A screenshot from 'Speed Kills: Your Pocketbook' shows a couple situations where lower speed limits are necessary

A screenshot from 'Speed Kills: Your Pocketbook' shows a couple situations where lower speed limits are necessary

‘Speed Kills Your Pocketbook’ video goes viral; Takes aim at ICBC, Vancouver Police

A Sense BC video advocating for reformed and higher speed limits has over 330,000 views and counting on YouTube.

  • Sep. 13, 2013 1:00 p.m.



A Sense BC video advocating for reformed – and sometimes higher – speed limits in British Columbia has turned into online wildfire, registering 330,000 views and counting on YouTube.

In the video, narrator Chris Thompson blasts depicted authority figures – government-run ICBC, the police (specifically the Vancouver Police Department), and the news (often showing anchors from Global BC) – for blaming so many road accidents on speeding drivers.

“This whole speed kills mantra that’s being shoved down our throats is, to quote Jeff Goldblum, ‘That is one big pile of sh*t,'” the narrator says.

The real problem, the video says, is that speed limits are often too low and don’t reflect the roads they govern.

“The roads are safest when everyone’s travelling at the same speed, and in the same direction, and paying attention,” the narrator says, after driving down a section of Marine Drive which is often viewed as a ‘speed trap’.

(In an effort to illlustrate the video’s point, the driver of the car tows the 50 km/h speed limit, and is passed by nearly every driver on the road.)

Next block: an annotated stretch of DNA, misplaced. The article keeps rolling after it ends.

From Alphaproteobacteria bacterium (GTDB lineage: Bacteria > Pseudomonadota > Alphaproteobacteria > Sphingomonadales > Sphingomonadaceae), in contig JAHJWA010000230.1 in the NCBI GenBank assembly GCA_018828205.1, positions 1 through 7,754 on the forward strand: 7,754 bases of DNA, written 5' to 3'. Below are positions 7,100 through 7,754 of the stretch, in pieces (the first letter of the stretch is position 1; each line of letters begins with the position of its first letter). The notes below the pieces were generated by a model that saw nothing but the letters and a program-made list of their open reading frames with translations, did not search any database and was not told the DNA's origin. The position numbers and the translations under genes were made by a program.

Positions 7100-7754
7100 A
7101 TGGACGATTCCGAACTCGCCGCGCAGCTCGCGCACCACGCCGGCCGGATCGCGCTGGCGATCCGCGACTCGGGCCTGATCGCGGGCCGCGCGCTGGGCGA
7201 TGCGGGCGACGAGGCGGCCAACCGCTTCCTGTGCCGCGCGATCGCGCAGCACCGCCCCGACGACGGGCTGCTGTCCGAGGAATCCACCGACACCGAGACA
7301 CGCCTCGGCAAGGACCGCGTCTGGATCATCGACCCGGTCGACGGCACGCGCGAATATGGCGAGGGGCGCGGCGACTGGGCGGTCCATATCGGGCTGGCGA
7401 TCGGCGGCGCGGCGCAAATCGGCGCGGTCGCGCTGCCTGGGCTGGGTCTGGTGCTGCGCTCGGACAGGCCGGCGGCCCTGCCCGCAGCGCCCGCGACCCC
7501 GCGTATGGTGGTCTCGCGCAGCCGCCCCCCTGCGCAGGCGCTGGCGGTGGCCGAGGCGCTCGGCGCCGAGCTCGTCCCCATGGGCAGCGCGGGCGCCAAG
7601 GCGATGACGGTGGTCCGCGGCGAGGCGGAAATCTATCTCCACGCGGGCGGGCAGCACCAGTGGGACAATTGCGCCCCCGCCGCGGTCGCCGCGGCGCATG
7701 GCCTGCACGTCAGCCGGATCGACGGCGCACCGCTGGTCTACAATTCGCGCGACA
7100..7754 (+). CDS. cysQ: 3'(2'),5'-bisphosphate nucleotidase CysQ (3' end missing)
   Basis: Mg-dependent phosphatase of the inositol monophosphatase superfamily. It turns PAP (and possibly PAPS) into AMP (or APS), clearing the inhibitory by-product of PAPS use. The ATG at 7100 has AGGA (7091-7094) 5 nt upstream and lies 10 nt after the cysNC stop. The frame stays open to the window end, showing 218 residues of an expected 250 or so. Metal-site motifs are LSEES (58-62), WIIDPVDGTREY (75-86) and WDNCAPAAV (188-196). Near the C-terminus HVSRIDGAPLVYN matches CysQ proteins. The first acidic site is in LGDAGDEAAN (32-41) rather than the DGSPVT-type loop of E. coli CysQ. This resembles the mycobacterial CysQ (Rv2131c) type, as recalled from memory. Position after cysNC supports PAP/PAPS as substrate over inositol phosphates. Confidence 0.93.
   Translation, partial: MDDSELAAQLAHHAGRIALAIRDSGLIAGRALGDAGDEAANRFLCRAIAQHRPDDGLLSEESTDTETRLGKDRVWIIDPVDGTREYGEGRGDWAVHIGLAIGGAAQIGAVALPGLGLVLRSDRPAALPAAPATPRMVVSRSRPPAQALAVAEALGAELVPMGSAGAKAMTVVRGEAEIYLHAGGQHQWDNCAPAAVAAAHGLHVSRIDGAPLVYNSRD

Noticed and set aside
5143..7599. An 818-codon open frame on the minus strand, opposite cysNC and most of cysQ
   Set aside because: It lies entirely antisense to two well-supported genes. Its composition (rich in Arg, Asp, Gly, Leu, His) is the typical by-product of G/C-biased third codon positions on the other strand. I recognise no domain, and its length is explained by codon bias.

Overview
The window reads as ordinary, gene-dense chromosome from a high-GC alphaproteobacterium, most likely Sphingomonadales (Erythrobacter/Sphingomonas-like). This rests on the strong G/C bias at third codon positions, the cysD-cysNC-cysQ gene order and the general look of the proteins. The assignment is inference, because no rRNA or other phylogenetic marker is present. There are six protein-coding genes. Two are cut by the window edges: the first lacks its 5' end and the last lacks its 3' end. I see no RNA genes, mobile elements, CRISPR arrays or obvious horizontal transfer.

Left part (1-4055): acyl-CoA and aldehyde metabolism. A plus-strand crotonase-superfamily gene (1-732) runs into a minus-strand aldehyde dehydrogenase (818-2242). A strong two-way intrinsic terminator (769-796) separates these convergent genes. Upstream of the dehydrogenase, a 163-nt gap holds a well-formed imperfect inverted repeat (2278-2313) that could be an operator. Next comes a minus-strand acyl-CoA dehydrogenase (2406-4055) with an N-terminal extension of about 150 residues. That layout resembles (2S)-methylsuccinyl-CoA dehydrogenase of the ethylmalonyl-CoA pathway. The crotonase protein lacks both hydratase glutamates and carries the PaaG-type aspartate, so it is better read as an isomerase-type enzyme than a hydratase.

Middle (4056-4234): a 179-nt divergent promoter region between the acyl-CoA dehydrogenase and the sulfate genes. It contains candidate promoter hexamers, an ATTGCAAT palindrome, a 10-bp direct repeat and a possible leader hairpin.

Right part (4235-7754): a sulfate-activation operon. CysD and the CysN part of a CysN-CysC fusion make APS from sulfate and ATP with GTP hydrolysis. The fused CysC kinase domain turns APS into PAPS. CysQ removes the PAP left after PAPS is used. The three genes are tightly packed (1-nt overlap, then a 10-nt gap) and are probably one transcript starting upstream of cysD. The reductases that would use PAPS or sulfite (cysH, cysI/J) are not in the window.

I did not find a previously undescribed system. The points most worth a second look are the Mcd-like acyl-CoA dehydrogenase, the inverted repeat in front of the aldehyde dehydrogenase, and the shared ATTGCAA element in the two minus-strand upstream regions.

The video then shows a post on the Vancouver Police Department’s (VPD) Facebook page, which boasts how over 50 drivers were ticketed for speeding – some going over 100 km/h, it says – and then poses the question to the page’s followers of how to solve the problem of speeding.

“Hey, VPD, if your method of improving road safety is soliciting Internet comments, we’re in trouble,” the video’s narrator reads.

————————————————————

Speed Kills Your Pocketbook

A screenshot from ‘Speed Kills: Your Pocketbook’ shows three authority figures (ICBC, the police, and the news) presumably condemning speeding drivers.

Speed Kills Your Pocketbook

A screenshot from ‘Speed Kills: Your Pocketbook’ shows a couple situations where lower speed limits are necessary, and then a Monkey (i.e. a ‘politician’) devising the rules of the road as they are now.

Speed Still Kills Your Pocketbook

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(In a slightly ironic twist, the VPD just published on Wednesday a Facebook post addressing those who have complained about slow drivers: “It appears many of you have had experience being stuck behind a slow driver,” the post reads. “Yes, it can be frustrating. Yes, those drivers should pull to the right.”)

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